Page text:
Following the departure of Leiter, the retail store began to grow in importance. Though it continued to remain a fraction of the size of the wholesale division, its opulent building and luxurious merchandise helped differentiate Marshall Field's from the other wholesale dry goods merchants in town. In 1887, Harry Gordon Selfridge was appointed to lead the retail store and headed it as it evolved into a modern department store. That same year Field personally obtained Leiter's remaining interest in the 1879 Singer building and in 1888 started buying the buildings adjoining his for additional floor space.

Image:Marshall Field Clock.jpg
The clock at Marshall Field's (now Macy's) State Street store.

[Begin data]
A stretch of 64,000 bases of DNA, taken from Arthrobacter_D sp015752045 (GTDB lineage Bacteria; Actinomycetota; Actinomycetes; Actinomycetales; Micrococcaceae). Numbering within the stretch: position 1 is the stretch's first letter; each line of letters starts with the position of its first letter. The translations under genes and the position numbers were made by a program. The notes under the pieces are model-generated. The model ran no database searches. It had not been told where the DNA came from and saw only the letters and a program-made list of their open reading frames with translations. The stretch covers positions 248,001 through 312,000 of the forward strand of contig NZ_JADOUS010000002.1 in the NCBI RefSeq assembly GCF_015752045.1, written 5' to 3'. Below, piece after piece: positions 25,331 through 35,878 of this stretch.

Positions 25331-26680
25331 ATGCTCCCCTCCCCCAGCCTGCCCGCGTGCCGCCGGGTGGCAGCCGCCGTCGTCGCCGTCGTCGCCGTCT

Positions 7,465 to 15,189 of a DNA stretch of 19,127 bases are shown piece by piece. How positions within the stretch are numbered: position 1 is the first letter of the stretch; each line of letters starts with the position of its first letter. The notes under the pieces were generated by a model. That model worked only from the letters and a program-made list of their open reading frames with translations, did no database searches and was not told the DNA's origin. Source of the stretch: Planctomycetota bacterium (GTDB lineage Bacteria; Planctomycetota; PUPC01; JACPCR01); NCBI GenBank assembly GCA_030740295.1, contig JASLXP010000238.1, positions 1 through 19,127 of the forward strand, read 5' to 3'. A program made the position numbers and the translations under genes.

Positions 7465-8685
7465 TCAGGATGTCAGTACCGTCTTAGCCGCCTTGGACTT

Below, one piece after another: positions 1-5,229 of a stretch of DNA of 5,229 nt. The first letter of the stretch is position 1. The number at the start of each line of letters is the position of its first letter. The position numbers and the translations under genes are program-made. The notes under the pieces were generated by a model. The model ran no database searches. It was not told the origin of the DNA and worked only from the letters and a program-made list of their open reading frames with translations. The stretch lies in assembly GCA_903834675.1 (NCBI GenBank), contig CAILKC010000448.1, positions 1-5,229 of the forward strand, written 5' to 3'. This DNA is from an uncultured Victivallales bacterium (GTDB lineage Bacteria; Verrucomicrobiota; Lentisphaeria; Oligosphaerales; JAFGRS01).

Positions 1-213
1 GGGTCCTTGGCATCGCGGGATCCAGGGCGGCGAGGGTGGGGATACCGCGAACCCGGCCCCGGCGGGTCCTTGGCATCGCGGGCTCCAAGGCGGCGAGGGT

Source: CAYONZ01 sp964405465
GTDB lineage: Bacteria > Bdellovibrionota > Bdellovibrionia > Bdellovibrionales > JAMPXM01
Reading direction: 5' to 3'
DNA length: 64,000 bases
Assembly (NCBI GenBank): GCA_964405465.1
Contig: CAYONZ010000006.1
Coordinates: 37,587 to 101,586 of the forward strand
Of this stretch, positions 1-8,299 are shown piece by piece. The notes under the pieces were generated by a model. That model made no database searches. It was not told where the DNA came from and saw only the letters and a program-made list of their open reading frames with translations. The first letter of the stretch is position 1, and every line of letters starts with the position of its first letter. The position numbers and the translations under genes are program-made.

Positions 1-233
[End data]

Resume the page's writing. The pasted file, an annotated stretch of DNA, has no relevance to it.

In 1892, the structures between the 1879 building and Wabash Avenue to the east were demolished and D.H. Burnham & Company was commissioned to erect a new building in anticipation of the influx of visitors from the World's Columbian Exposition. The nine-story "Annex" at the northwest corner of Wabash and Washington was opened under the direction of Burnham associate Charles B. Atwood<ref name=CA1>Chicago Architecture Info, accessed August 20, 2006</ref> in August 1893, towards the end of the exposition. In 1897, the old 1879 store was rebuilt and had two additional floors added, while the first of Marshall Field's Great Clocks was installed at the corner of Washington and State Streets on November 26.<ref name=MIC>, accessed August 20, 2006</ref>